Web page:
Awesome to see citizens peacefully demonstrating this morning (songs, signs & chants) @ SF Moscone Center #GCAS2018 in protest for more regulations to protect environment & reduce carbon emissions. We should all be that passionate about climate change. 🌎❤️ pic.twitter.com/knlMv7Psk3
Just before the climate summit got underway, Gov. Jerry Brown signed an executive order that was so far-reaching and unprecedented that it was met with considerable skepticism. The directive calls for the entire California economy to go completely carbon free by 2045.
The ambitious plan raised immediate questions. As an executive order, is it even binding? Does California have any plan in place for a complete decarbonization of its economy?
Brown vowed Thursday morning that the order was not just symbolic. He said such transitions in California have traditionally started with an executive order, which are then followed by agencies putting plans in place and the Legislature cementing the policy with new law. He acknowledged that getting to carbon neutrality requires “technological changes that don’t exist yet” and his measure is aimed at bolstering their innovation.
Times columnist George Skelton examines the criticism of Jerry Brown from activists who say that for all his talk, he’s not quite the climate warrior many think:
Gov. Jerry Brown is unquestionably one of America’s most outspoken climate warriors. Yet in his own state, activists protest that he’s an overrated slacker. That’s quintessential left-coast California.
Even though the governor is outspoken, his critics say, it doesn’t mean he isn’t a softie on some polluting industries, especially oil.
There’s little consensus on the extent to which local and state measures and industry pledges can make up for a lack of federal action — let alone cut enough pollution to make a meaningful dent in humanity’s most existential threat.
Here is a look at how much global emissions cuts are needed to avoid catastrophic climate change.
“What happens in Washington still matters, of course, and we need to vote out of office those who refuse to recognize reality. But the American people are not waiting on Washington to take action because the benefits are clear: Businesses are saving money by investing in clean energy and efficiency upgrades. Technology companies are making money by driving down the cost of wind and solar,” Gov. Jerry Brown and Michael Bloomberg. Los Angeles Times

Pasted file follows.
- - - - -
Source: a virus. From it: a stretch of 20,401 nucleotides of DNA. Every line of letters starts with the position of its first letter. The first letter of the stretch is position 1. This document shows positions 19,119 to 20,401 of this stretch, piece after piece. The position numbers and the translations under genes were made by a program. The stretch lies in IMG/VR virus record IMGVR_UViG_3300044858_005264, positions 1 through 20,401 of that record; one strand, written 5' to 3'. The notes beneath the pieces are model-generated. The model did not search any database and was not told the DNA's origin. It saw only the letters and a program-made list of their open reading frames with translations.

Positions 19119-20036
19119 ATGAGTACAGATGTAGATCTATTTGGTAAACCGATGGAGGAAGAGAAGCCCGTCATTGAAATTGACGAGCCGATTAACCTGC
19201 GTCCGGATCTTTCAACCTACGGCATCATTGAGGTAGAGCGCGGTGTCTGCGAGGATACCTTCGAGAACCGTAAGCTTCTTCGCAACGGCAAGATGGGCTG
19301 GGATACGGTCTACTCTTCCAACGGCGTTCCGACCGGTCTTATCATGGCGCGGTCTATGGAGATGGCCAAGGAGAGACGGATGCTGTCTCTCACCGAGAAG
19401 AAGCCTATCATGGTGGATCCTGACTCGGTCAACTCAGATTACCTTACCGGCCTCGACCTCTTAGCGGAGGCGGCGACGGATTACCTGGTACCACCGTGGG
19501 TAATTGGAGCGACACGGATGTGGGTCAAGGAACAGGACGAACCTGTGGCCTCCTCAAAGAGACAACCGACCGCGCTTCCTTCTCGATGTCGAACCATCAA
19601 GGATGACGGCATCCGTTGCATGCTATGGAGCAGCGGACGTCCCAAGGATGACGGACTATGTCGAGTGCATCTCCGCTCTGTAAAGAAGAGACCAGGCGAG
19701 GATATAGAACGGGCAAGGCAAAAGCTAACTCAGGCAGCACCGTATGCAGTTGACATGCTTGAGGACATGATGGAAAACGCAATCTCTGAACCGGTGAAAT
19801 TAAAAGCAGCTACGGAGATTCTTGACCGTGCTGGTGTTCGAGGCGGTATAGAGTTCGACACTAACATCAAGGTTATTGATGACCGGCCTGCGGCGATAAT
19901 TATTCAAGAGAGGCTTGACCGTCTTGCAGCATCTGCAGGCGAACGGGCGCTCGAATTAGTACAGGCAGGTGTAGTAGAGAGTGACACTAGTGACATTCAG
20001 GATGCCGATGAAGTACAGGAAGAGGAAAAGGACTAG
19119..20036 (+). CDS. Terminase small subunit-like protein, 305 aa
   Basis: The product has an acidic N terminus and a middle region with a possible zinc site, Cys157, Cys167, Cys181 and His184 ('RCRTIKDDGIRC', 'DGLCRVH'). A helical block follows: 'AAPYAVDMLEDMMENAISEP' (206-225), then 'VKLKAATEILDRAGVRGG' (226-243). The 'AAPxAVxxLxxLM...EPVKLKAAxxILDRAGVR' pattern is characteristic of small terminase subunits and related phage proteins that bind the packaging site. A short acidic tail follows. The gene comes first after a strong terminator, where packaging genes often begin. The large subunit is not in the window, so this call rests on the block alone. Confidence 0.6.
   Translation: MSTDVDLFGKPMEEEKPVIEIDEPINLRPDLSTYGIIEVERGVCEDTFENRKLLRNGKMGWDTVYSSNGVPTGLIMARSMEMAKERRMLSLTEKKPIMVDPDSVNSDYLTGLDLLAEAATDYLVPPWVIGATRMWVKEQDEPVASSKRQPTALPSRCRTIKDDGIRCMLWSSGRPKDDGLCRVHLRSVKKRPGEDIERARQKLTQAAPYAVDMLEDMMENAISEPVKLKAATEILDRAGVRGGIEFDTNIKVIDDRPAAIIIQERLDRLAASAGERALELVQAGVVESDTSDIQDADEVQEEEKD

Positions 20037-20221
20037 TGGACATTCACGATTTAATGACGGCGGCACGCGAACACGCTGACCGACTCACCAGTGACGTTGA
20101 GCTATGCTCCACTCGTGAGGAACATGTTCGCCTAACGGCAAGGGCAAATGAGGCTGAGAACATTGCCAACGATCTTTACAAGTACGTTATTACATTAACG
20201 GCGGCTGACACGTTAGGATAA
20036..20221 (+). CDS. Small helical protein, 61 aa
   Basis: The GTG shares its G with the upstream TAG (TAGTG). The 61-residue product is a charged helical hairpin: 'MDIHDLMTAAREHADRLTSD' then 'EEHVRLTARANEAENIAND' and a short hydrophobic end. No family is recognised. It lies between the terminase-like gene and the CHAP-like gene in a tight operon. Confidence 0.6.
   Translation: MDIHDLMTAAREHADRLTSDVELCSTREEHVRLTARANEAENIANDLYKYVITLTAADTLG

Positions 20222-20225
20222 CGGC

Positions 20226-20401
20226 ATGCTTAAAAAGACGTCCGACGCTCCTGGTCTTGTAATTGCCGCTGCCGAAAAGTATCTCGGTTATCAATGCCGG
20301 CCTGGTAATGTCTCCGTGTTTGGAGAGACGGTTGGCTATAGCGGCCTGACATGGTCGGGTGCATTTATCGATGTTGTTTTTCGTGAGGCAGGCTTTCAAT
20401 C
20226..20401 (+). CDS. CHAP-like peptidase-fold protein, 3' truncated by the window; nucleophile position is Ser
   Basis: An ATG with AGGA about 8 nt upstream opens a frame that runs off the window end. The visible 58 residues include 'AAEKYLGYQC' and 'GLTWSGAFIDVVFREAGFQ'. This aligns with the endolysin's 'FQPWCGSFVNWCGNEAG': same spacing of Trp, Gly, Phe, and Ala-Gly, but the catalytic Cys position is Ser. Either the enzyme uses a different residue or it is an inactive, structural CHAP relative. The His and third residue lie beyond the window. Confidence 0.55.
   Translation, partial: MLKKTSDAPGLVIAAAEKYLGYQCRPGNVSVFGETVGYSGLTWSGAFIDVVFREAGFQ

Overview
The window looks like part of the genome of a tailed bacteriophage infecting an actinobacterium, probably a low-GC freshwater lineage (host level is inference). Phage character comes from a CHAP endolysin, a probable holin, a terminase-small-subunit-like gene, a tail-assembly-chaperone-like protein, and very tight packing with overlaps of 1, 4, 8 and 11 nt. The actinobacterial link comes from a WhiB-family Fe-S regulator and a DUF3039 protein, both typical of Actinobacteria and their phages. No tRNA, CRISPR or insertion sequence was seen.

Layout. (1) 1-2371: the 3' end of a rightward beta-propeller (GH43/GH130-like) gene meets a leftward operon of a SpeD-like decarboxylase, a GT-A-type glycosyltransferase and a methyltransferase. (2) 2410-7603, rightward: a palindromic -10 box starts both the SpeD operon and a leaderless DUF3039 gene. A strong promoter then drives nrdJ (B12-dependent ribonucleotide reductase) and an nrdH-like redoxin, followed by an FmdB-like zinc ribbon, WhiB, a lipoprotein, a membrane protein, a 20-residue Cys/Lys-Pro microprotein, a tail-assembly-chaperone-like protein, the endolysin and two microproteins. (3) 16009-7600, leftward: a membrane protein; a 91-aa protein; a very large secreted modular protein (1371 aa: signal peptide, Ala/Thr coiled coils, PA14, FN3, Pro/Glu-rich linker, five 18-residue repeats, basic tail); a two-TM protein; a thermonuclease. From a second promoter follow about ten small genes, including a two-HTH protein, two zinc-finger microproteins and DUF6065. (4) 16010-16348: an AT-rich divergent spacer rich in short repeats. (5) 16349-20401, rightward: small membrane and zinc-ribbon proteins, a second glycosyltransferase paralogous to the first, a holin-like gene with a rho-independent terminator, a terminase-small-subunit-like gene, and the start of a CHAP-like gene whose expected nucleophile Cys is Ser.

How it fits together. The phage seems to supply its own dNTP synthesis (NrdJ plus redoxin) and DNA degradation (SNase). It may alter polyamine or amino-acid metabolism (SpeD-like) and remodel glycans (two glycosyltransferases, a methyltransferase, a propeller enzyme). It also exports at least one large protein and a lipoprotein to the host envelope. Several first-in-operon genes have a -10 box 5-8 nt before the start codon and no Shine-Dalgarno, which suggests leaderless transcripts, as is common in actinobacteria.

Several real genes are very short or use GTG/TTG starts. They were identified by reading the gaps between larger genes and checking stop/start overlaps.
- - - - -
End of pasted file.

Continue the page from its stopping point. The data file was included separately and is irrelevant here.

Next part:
“It’s a bit like a game show,” said summit communications director Nick Nuttall. “It’s going to be loads of Hollywood style announcements.” Associated Press
“Climate change is too important for us not to act,” San Francisco Mayor Taylor Breed. “We’re already seeing the impacts of global warming here in California and all over our planet.” San Francisco Chronicle
You can watch highlights of Day One of the climate change summit here.
This video is from Cities4Climate and focuses on more sustainable cities.
San Francisco is hosting a worldwide collection of states, cities and regional governments that have pledged to do their part to help meet the goals set in the landmark 2015 Paris agreement on climate change despite opposition from the White House. There are 222 governments in the coalition, which its leader says covers more than 43% of the global economy and 1.3 billion people. The attendees Wednesday included 72 premiers, governors and other senior leaders.
Even as California forged its own path for years to battle global warming, pressing forward whether Washington agreed or not, skeptics have persistently scolded that it is just a state — it can’t set policy for the nation, much less the world.
If California ever had a moment to prove them wrong, it is now. At the international climate summit Gov. Jerry Brown will kick off Wednesday in San Francisco, the state is playing a role none ever has, pushing the rest of the country to join other nations in enforcing a landmark agreement on climate change that President Trump has quit.
The political leaders arriving from around the world for Gov. Jerry Brown’s climate action summit this week will grapple with a lot of urgent deadlines to drive down emissions, but one date is especially exasperating.
It is 2035 — the year advocates aim to kill off production of gasoline- and diesel-powered vehicles.
Keeping global warming to levels society can tolerate could hinge on meeting that target. But even clean-technology capital California has no clear path for getting there.